Online Virus Scan

If you’re running a business website, then you need to avoid virus website damage. It can be both expensive and embarrassing. For both reasons, it’s far better to create effective processes and invest in the right tools to keep your website safe. Here is what you need to know.

Four Key Points to Prevent Virus Website Damage

If you are serious about preventing virus website damage, there are four key areas you need to address. These are as follows. Choose your host with great care. Subscribe to a robust website vulnerability scanning service. Make sure your local devices are protected. Be careful with your choice and use of software.

Choose your host with great care

Before you start building a website, you need a domain and a hosting solution. You must keep security in mind when choosing or renewing them. It’s particularly important to keep an eye on how well your host performs where it matters. This means security, uptime, page-load time, technical support, and customer service.

Virus Website

When people think about virus website damage, they often think about viruses getting into the website itself and then perhaps onto the website server. This can certainly happen and you need to protect against it. These days, however, it is also very possible that cyberattackers will go straight for the website server and the valuable data it holds.

This means that if you are self-hosting you need to take the security of your servers very seriously. If, as is probably a lot more likely, you are using a third-party hosting service, then you should be far more concerned about their track-record on security than you are about their price.

Security, uptime, page-load speed, technical support, and customer service should all be considered investments rather than expenses. If you still need to be convinced of this, then keep in mind that search engines measure the security, speed, and usability of your website as part of their ranking criteria. If you perform badly, you will see your rankings suffer for it.

Subscribe to a robust website vulnerability scanning service

There are as many different takes on a website vulnerability scanning service as there are vendors offering the service. That said, any decent website vulnerability scanning service will include an anti-malware solution and a web applications firewall. These are both vital to protecting your website from anyone who might try to damage it.

Essentially, the firewall will do its best to keep out attackers. When attackers slip through its net, as they will, from time to time, the anti-malware solution will come into play. It will monitor their activity and aim to pick up on any malicious actions.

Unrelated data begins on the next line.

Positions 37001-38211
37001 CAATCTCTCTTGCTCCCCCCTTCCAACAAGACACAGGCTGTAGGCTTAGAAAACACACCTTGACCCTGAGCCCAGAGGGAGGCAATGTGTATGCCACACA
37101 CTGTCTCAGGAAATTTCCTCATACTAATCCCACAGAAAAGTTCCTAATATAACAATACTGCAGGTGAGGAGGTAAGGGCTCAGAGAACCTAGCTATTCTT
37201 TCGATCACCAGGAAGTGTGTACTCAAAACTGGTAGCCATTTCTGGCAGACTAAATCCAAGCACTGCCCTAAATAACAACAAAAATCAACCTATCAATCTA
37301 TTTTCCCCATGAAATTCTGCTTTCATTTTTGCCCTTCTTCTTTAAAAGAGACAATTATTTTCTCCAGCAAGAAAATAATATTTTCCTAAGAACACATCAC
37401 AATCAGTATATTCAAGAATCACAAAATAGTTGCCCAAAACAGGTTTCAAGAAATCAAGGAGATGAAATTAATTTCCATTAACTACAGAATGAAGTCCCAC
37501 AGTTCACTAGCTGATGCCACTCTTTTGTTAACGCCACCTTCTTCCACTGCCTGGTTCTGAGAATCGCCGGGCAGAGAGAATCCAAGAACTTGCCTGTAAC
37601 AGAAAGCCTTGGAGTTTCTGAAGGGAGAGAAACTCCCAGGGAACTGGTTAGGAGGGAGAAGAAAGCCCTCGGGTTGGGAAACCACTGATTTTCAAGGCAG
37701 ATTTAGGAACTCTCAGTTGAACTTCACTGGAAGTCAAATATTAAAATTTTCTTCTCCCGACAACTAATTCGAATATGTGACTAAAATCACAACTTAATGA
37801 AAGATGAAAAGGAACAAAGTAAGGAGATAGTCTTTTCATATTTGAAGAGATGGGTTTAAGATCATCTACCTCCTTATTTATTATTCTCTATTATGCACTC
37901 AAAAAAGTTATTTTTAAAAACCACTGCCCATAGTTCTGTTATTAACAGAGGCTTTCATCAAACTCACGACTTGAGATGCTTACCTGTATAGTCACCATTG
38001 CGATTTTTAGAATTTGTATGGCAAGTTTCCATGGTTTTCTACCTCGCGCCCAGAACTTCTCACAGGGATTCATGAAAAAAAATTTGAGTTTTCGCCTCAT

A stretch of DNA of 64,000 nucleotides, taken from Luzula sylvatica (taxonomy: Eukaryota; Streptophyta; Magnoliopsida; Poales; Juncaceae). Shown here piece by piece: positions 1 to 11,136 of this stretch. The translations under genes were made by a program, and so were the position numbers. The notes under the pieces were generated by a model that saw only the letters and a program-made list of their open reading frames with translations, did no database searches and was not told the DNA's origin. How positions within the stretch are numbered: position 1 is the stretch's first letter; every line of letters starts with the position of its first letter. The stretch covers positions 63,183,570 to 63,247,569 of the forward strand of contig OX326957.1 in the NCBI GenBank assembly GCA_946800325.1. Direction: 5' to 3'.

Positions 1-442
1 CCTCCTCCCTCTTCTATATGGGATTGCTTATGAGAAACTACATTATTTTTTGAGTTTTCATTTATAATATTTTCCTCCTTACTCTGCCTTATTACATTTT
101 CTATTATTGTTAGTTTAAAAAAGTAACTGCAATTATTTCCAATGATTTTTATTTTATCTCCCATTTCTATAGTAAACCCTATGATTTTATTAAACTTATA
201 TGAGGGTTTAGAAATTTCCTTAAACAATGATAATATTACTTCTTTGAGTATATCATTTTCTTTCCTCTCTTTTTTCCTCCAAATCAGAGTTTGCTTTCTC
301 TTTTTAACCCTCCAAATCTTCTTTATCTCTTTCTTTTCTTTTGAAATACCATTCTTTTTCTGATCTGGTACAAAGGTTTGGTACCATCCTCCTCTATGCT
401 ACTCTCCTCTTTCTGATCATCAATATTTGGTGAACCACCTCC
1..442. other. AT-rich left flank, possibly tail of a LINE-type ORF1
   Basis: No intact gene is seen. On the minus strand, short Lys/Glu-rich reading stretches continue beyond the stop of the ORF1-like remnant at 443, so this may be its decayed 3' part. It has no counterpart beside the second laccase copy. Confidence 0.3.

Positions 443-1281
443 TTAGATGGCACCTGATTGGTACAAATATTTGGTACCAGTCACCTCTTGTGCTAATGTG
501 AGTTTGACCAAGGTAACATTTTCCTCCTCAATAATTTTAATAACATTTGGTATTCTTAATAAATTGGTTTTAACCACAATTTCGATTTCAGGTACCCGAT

Make sure your local devices are protected

Even if you don’t store login credentials on your local devices, you will still use them to log in to your website (and your host account and your domain account). This means that if they are compromised, your credentials could be at risk. For this reason (and many others) your local computers and mobile devices also need an anti-malware solution and a firewall. If you have remote and/or mobile users then you also need a VPN.

Be careful with your choice and use of software

In terms of security, it really doesn’t matter which content management service you use (assuming you’re sticking with the mainstream options). They’re all supported by an active community of developers and users and can all offer a very high standard of security. The onus is, however, on you to learn how to use them safely.

For practical purposes, this has two major implications. Firstly, you need to inform yourself of what the various settings mean and how to customize them to suit your website. In particular, it is absolutely vital that you change the default settings as quickly as you can, especially the default login for the admin panel. Secondly, you absolutely must keep it up-to-date. It is absolutely impossible to overstate the importance of this.

The vital point to note is that the nature of open-source software means that its code and supporting documentation are available to anyone, including cyberattackers. This makes it really easy for them to inform themselves of potential weaknesses such as default settings which haven’t been changed and security flaws in older versions of the software.

All of these comments apply to third-party add-ons. What’s more, you need to do your research on them very carefully before you decide whether or not to install them. The fact that anyone can create third-party add-ons for open-source software is a bit of a mixed blessing.

On the one hand, it means that there is a wide range of great third-party extensions out there. Many of them are available for free. On the other hand, it creates an open-door for malware creators. It also means there is a lot of software created by amateurs who don’t really know what they’re doing. Amateur developers might not mean any harm, but their software might not do your website any good either.

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